Iran has a specific focus on increasing economic growth rate and seeks the target via reducing its reliance on oil revenues, as well as fostering a knowledge-based economy which is believed to have a high positive impact on increasing domestic production. However, knowledge-based products are intangible and non-excludable goods, which makes it difficult for their […]
Iran has a specific focus on increasing economic growth rate and seeks the target via reducing its reliance on oil revenues, as well as fostering a knowledge-based economy which is believed to have a high positive impact on increasing domestic production.
However, knowledge-based products are intangible and non-excludable goods, which makes it difficult for their creators to control their dissemination and use.
The solution comes with Intellectual property (IP) i.e. the assignment of property rights through patents, copyrights and trademarks, which has been created as economic mechanisms to facilitate ongoing innovation by granting inventors a temporary monopoly in return for disclosure of technical know-how.
IP rights are based mainly on patents for technical inventions and on copyrights for artistic works. Patents are granted only if inventions display minimal levels of utility, novelty and non-obviousness of technical know-how. By contrast, copyrights protect only final works and their derivatives, but guarantee protection for longer periods.
Although Iran has a 100-year background in setting IP rights and regulations, the existing rules are not up-to-date and do not come practical in supporting the modern and knowledge-based businesses or information technologies which are generic in the sense of being useful in many places in the economy.
Iran has started creating content in recent years, therefore, needs to update IP rules and secure copyright for the generated content or new innovations.
As a matter of fact, not securing IP rights for domestic producers has reduced cooperation among them and in result, has made them unable to compete with foreign rivals. In better words, since being creative and having noble ideas are translated into new form of capital in today’s world, setting and implementing practical IP rules can make Iranian companies capable of joining domestic stock markets and get developed to compete foreigners.
As Communication and Information Technology Minister Mohammad-Javad Azari Jahromi announced in September, the administration is to present a bill to the parliament about revising the existing IP rules in the country.
The administration has also taken some major steps in improving the status quo of IP in Iran during the recent years. The State Organization for Registration of Deeds and Properties, Intellectual Property Center, was established about three years ago under Real Estate Registration Organization of Iran and the country’s judicial system.
In addition, various MOUs have been signed with international organizations who have a big name in making IP rights and putting them into practice recently.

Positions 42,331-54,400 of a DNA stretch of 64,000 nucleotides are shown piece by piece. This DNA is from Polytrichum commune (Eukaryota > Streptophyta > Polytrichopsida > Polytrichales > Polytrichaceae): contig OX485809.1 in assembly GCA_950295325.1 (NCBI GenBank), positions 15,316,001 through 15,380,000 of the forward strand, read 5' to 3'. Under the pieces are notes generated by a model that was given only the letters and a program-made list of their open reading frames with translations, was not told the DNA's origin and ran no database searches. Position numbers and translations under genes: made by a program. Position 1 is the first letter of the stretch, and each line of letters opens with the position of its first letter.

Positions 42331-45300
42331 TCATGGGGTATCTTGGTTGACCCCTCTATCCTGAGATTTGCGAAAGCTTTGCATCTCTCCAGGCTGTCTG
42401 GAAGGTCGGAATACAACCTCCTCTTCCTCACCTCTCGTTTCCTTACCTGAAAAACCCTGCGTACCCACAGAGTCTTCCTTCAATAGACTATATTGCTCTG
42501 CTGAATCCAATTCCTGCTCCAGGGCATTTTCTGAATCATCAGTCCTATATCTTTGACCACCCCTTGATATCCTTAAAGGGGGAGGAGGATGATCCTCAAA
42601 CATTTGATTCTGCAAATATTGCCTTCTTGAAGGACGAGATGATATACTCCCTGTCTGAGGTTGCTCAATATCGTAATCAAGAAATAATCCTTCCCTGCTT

On November 1, in a meeting between Iranian Deputy Justice Minister Ahmad-Ali Mohsenzadeh and Swiss Ambassador to Iran Markus Leitner, the two sides discussed exchange of experience in the field of IP as well as expansion of joint investments in this regard.
On October 9, an MOU was signed between the President of World Intellectual Property Organization (WIPO) Francis Gurry and the Head of Real Estate Registration Organization of Iran Ahmad Toiserkani on cooperation on WIPO’s Technology and Innovation Support Center (TISC) program, which provides innovators in developing countries with access to locally based, high quality technology information and related services, helping them to exploit their innovative potential and to create, protect, and manage their IP rights.
Accordingly, WIPO also vowed to hold training workshops in Iran. The international body has invited Iranian journalists to participate in the Intellectual Property is Big News: Regional Seminar for Journalists in Singapore on December 11 and 12.
France has also voiced its readiness for developing cooperation on IP with Iran. In a meeting between Toiserkani and a senior official from France’s National Institute of Industrial Property in Geneva on October 8, the French official expressed tendency towards boosting affiliated ties with Iran while the Iranian side underlined Iran’s taken measurements to modernize registration procedures and vitality of exchanging experience.
As one of major economic partners of Iran, South Korea has also commenced collaboration with the Middle East country in the field of IP. Iran Intellectual Property Center hosted a South Korean delegation, comprised of investors and experts, in late July. A seminar was held at the time to make South Korean investors familiar with IP rights in Iran.
Iran has reportedly signed IP cooperation agreements with some other countries namely Denmark, China, Turkey, and Russia.
During the recent years, the country could also managed to join Paris Convention- which secures the protection of industrial property as well as Madrid Protocol that allows a trademark owner to seek registration in any of the countries that have joined the Madrid Protocol.
Iran also seeks to go under Lisbon Agreement, which is a special agreement under Article 19 of the Paris Convention for the protection of industrial property as well as Patent Cooperation Treaty (PCT) which provides a unified procedure for filing patent applications to protect inventions in each of its contracting states. Berne Convention for the protection of literary and artistic works is the other convection that Iran aims to join.